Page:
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Jean-Baptiste Say: An Underrated Revolutionary
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A selection from the Spring 2014 issue of The Quarterly Journal of Austrian Economics.
Jean-Baptiste Say: Revolutionary, Entrepreneur, Economist. By Evert Schoorl, New York: Routledge. 210 pages.
The present volume is a full-length biography of Jean-Baptiste Say, and presents a detailed account of the life and intellectual development of the founder of the French Liberal School. The author studies three important periods in Say’s life — his youth, his activity as an entrepreneur, and the later period of recognition of his work — which are coincident with the French Revolution, the Industrial Revolution, and the professionalization of economics respectively. Consequently, true to its subtitle, the book describes Jean-Baptiste Say in all three facets of his life and career — those of revolutionary, entrepreneur and economist.1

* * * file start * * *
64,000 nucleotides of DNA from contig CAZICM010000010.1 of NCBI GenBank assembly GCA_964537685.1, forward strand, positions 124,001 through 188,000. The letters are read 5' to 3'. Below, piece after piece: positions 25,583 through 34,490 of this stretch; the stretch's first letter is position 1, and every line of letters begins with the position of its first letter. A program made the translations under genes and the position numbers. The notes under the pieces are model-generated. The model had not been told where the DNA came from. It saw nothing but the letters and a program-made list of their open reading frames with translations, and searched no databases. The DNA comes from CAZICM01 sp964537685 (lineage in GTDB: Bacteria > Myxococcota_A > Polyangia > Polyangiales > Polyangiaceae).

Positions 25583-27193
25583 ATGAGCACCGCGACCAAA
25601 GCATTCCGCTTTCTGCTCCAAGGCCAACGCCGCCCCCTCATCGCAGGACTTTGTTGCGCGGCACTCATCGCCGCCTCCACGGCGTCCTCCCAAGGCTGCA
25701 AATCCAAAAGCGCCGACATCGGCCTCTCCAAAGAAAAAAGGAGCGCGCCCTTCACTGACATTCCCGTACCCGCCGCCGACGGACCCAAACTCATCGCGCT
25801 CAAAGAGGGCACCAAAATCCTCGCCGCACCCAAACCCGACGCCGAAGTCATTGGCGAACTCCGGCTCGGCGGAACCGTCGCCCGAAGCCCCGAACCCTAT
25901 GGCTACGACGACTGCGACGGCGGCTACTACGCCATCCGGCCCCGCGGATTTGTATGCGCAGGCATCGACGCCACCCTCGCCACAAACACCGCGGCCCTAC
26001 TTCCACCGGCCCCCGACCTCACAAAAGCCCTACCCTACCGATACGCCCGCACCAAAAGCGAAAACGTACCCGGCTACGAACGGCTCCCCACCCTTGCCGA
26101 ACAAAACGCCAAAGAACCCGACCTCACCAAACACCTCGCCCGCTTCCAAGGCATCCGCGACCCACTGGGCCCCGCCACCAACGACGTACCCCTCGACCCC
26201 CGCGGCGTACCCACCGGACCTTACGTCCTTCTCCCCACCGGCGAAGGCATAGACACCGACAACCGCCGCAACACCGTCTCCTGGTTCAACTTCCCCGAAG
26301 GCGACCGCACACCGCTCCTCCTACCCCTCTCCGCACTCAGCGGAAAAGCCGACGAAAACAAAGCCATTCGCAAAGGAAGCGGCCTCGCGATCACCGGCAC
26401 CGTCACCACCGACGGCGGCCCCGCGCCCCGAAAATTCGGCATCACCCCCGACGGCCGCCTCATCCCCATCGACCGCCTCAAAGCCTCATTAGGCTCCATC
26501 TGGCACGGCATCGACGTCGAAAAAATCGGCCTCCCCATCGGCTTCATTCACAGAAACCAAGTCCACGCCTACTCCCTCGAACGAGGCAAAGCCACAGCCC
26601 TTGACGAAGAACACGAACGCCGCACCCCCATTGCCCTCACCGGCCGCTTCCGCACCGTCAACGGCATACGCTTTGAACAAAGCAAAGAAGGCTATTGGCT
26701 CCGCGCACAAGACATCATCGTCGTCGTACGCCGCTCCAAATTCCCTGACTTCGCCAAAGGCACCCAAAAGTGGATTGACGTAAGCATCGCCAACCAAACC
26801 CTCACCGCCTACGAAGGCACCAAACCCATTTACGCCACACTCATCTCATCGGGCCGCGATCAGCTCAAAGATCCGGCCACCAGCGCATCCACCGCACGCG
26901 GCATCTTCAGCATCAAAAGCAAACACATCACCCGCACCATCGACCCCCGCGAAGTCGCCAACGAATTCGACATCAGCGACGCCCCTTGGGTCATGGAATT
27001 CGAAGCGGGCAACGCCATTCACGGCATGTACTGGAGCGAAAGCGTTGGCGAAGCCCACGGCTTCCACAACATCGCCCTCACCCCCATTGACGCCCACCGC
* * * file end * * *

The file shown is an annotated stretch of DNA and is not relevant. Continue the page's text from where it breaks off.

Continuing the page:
A man of letters, Say’s first job was that of secretary at an insurance company. His employer, Ettiene Clavière, introduced him to the writings of Adam Smith and to the fight against slavery. At the tender age of twenty-seven, Say became co-editor of La Décade, a journal that wanted its readers to participate “in a unity of culture and in a continued cosmopolitanism.” Schoorl rightly sees La Décade as “an enlightenment organ” that had a significant impact on Say’s future writings, which were centered on “freedom, universalism and progress.”